Appealing a punitive damage award after intentionally defrauding another? Court says don’t waste your breath…
Court focuses on reprehensibility of Defendants’ conduct in affirming a punitive damage award that was three times greater than the compensatory damage award.
Target Media Partners Operating Company, LLC, and Ed Leader v. Specialty Marketing Corporation d/b/a Truck Market News, (Supreme Court of Alabama; No. 1091758; August 29, 2014).
Defendants appealed from a judgment entered in favor of Plaintiff. Plaintiff sued Defendants Target Media and its employee Ed Leader alleging breach of contract and fraud claims. A verdict was returned in favor of Plaintiff on the breach of contract claim, awarding compensatory damages of $851,552. The Plaintiff was further awarded compensatory damages on Plaintiff’s promissory fraud claim in the amount of $210,000 and punitive damages in the amount of $630,000. Finally, Plaintiff was awarded compensatory damages of $167,800 on its fraudulent misrepresentation claim and punitive damages of $503,400. The evidence showed that Defendants had entered into a business relationship with Plaintiff, continuing that relationship for four years while knowing that they never intended to perform the services which had been promised.
A Hammond/Green Oil hearing was held, where the punitive damage awards were reaffirmed. On appeal the Court was asked to address whether the punitive damage awards were excessive. The Court cited to the trial court’s order affirming the verdict and analyzing the award under the appropriate factors considered in determinations of whether punitive damages awards are excessive. Among those factors, the trial court noted the reprehensibility of Target Media’s conduct, stating “there can be no more reprehensible conduct than to lie and defraud the other party and to utterly fail–intentionally—to perform the duties promised.” While Target Media claimed that the verdict would have a significant impact on its financial position, the trial court noted that the company had annual revenues in the millions of dollars. The court further recognized that the punitive to compensatory ratio of three to one was not excessive. In affirming the award, the Court noted that the punitive damages were “sufficient to punish Target Media and Leader and to deter them from further misconduct, without compromising their due-process rights.”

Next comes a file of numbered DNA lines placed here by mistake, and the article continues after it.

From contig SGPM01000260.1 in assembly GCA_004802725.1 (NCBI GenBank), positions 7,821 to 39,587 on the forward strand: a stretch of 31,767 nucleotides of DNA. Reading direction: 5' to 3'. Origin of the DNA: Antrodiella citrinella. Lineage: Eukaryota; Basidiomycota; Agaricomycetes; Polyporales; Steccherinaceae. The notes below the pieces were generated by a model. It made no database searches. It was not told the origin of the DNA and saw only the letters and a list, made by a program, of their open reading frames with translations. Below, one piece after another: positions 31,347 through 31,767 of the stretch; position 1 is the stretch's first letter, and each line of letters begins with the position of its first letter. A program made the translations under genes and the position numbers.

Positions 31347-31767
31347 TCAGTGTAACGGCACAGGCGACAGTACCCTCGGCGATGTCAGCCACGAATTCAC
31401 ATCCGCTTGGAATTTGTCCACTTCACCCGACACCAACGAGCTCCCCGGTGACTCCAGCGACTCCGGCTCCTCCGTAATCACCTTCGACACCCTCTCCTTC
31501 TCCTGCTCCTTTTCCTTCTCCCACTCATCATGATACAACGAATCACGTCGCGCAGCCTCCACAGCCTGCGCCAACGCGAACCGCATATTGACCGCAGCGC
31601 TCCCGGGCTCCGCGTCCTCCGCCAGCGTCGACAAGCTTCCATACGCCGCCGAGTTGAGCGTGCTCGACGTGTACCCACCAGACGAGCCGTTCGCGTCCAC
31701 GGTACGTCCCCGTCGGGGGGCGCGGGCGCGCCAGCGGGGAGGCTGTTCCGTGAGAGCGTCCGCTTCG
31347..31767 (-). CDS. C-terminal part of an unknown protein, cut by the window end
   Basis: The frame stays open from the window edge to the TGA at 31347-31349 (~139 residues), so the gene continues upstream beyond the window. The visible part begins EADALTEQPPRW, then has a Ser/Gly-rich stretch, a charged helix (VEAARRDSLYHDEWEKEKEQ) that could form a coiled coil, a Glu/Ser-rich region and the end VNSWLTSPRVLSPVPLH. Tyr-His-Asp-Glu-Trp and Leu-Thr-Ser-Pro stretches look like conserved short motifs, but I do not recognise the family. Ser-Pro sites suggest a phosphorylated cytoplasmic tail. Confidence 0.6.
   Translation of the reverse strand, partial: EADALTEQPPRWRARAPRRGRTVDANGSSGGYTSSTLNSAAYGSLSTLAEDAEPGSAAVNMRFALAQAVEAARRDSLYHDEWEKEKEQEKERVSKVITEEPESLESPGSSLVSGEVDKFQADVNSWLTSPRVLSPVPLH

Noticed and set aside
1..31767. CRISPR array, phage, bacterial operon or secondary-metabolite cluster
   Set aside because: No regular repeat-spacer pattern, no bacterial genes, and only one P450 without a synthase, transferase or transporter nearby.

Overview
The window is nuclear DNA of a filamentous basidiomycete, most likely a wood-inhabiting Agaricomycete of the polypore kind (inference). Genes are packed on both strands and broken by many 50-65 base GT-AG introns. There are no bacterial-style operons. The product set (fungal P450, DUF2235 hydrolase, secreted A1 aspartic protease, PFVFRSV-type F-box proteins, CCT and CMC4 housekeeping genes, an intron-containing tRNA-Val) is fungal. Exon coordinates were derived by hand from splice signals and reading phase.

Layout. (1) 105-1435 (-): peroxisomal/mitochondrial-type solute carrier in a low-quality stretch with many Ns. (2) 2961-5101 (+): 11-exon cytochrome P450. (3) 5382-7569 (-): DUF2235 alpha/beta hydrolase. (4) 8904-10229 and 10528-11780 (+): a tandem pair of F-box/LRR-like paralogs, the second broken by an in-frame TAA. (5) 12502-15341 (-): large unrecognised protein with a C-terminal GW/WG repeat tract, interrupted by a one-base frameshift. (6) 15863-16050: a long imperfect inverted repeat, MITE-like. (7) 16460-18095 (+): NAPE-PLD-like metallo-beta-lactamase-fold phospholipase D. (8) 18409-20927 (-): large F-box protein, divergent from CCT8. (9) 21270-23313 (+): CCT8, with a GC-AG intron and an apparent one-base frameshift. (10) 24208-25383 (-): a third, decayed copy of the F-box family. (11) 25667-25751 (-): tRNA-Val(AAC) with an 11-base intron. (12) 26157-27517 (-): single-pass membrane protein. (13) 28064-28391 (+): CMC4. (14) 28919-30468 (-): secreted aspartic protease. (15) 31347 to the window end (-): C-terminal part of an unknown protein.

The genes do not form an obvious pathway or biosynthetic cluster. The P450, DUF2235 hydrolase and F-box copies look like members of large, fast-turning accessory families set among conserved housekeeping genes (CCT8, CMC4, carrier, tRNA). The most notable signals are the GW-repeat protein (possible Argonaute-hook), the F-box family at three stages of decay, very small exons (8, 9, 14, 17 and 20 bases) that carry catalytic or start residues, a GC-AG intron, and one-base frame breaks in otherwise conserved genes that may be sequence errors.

Door-Closing Statute Dismissal Determination
CAG MLG, L.L.C. v. Bart Smelley and Smelley Family Investments, L.L.C., (Supreme Court of Alabama; No. 1130659; September 19, 2014).
Alabama Supreme Court finds that a dismissal of Plaintiff’s Complaint for failure to register pursuant to Alabama’s door closing statute was improper as the failure to register was not apparent from the Complaint.
CAG sued Smelley alleging counts of fraud, misrepresentation, unjust enrichment and injunctive relief. Smelley filed a Motion to Dismiss alleging that CAG was “not registered or qualified to do business in the State of Alabama.” The motion to dismiss was granted upon application of Alabama’s door-closing statute which provides that “A foreign entity transacting business in this state, except a corporation or other organization formed under federal law, may not maintain any action, suit, or proceeding in any court of this state until it has registered in this state.” Code of Ala. § 10A-1-7.01.
On appeal, the Alabama Supreme Court noted that, had the exhibits to the motion to dismiss indicating that CAG was not registered in the State of Alabama been considered, the motion to dismiss would have been converted to a motion for summary judgment. The Court reasoned that, because the motion to dismiss had not been converted to a motion for summary judgment, dismissal of CAG’s complaint was proper only if CAG’s alleged lack of capacity pursuant to the door-closing statute was evident from the face of CAG’s complaint. As it was not so evident, the Court found that the dismissal of the complaint was due to be reversed.